April 14, 2024

Book Review: With the Old Breed — At Peleliu and Okinawa by E.B. Sledge

A Marine in the Second World War on Peleliu. Hell. Machine guns blaring, enemy mortars blaring, all while you are trying frantically to set up your own mortar in the coral rock with your buddy. Such is a scene that would be typical for the mortarman during the battle of Peleliu, Marines or Army.

War is hell for those who are in it, affected by it, or surrounded by its immense potency. Rotting corpses engulfed in the mud, a head sticking up, a boot slightly out with almost no sole left, a weapon rusted lays unused and rendered useless, a half-skeleton, half- slightly-decomposed-human face dot the landscape. Such is the scene of a horrendous and brutal battlefield on the island of Okinawa, as described in With the Old Breed on Peleliu and Okinawa, by Eugene B. Sledge. The pseudo-Bushido and fanaticism of the Japanese, or the camaraderie and freedom-loving mentality of the American Marine, soldier, and sailor; which would defeat the other? 

Sledge emphasizes the reluctance of the average Japanese soldier to surrender due to their militaristic view of death before disgrace, and mentions the horrific treatment of POWs at their hands. Oftentimes, a Japanese “surrender” would be a bluff, and they would sacrifice themselves to take down a corpsman, medic, or more… Those that did surrender out of good faith would be mistrusted by the Marines of the 1st Marine Division (there are quite a few examples of this beginning on Guadalcanal well before Sledge was able to join the marines and continuing throughout the war, even in the Battles for Okinawa and Iwo Jima).

Moreover, news got out at the mistreatment of the allied POWs in Japanese hands which only further intensified the front-line Marine’s distrust of them. A famous case of an abused American POW was airman and former Olympic star, Louie Zamperini of “Unbroken” fame. An example of the mistrust or just disdain for Japanese POWs exists in the memoir itself. Sledge and the rest of Company K, 3rd Battalion, 5th Marine Regiment, 1st Marine Division were passing by some Japanese POWs taken by some rear-echelon Army intelligence lieutenant during the late stages of the Battle for Okinawa. One of the Japanese POWs decided to display one last act of defiance by standing in a Marine’s way. This resulted in some shoving, slurs, an argument, and a few Army grunts more sympathetic to the plight of the Marine infantrymen then to their own intelligence officer. A Marine officer took the side of his men and told the army Lieutenant to get his prisoners to the side or to expect them to get treated that way.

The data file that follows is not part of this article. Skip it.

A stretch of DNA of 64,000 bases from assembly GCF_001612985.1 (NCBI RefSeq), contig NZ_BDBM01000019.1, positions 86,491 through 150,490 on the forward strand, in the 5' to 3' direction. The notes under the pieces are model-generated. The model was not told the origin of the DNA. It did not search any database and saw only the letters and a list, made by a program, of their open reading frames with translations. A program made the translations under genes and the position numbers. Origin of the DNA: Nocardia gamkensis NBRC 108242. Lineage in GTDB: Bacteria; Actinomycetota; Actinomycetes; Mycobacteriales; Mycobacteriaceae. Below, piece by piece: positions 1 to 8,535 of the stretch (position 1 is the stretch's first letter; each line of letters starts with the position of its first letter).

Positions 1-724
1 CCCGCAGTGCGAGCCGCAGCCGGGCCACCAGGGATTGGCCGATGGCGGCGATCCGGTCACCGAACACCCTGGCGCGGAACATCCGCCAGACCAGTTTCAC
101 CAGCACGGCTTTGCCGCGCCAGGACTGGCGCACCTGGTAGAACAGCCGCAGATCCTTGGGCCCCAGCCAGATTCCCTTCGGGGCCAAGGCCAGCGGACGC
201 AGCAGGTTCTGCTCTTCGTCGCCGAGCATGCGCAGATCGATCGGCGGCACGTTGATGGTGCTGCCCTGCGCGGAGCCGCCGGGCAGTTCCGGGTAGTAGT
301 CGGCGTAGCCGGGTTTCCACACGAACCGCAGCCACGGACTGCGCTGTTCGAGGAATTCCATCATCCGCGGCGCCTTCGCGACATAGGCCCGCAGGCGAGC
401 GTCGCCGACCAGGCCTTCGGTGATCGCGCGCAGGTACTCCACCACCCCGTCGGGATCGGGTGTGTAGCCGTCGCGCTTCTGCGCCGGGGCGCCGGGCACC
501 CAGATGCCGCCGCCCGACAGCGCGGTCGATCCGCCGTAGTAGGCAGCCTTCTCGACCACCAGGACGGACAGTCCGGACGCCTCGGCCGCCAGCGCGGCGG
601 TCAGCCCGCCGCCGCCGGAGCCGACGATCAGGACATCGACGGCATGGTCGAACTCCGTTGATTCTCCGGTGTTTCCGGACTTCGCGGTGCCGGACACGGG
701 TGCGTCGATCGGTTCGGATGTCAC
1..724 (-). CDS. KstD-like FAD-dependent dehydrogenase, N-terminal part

In the liberal society of today one is apt to view the Marines as being too cruel. However, when one considers the context, they were in a situation that would “piss” someone off something fierce. One must consider the context of the situation within which the U.S. Marine found himself in. For starters, the horrific acts committed by the Japanese in the forms of various war crimes. In addition, Sledge’s book highlights the many challenges and hardships faced by men of the First Marine Division on Peleliu and Okinawa. No change of clothes at all (for weeks of fighting, and he uses the marines “Boondockers,” or shoes and their wear and tear as an example), a severe lack of sleep, lack of “good food” (as one does not need to be an expert in the field to know that the K and C rations were infamous for their unappetizing qualities and lack of menu options) making one’s diet both bland and monotonous, as Sledge makes abundantly clear alongside his hatred for Spam. Amidst all of these hardships there is an enemy with rifles, bayonets, mortars, tanks, artillery, the whole nine yards, and the received shelling may be enough to shatter the nerves and break one’s will. When an older person speaks of the younger generation, they are all too apt to describe them as being unable to handle the hardships they faced. But, in the case of the “Greatest Generation” there were multiple hardships they faced namely the Great Depression, the Second World War, and for those like Eugene Sledge of the First Marine Division, after WW2 some action in the Chinese Civil War immediately following the capitulation of the Japanese because they needed a third campaign to be rotated home.  

A student must go into reading the memoir as an instructional and enlightening piece regarding the hardships one would face in combat.  This narrative is not an overall bash against one people or another even though one was victorious, but a bash against needless, costly war and casualties as Sledge himself makes it abundantly clear that even some WW2 battles could have been avoided without damaging the war effort too much and saving the lives of many. Moreover, the war itself deeply, irrevocably, and undeniably affected those who served in it for the rest of their lives, to the point where some, such as Sledge himself, would not perform certain acts or behaviors (such as dove hunting), for it would trigger flashbacks of the war itself and even more potent reminder on the hell that is war. Sledge writes with good prose, and style that makes one sympathetic and empathetic to the plight of the United States Marine in WW2.  

Chase D. Everson

Chase D. Everson majors in Humanities at Herkimer County Community College with plans to transfer to Utica University or Hamilton College for History. He strives to uphold himself to a high academic standard and involve himself in as many clubs that pique his interests as possible. Chase has been a lifelong resident of Herkimer and is glad for everything the community has done to shape him. His main field of interest for the newspaper is reporting on the Student Government and campus events, as well as political opinion pieces.

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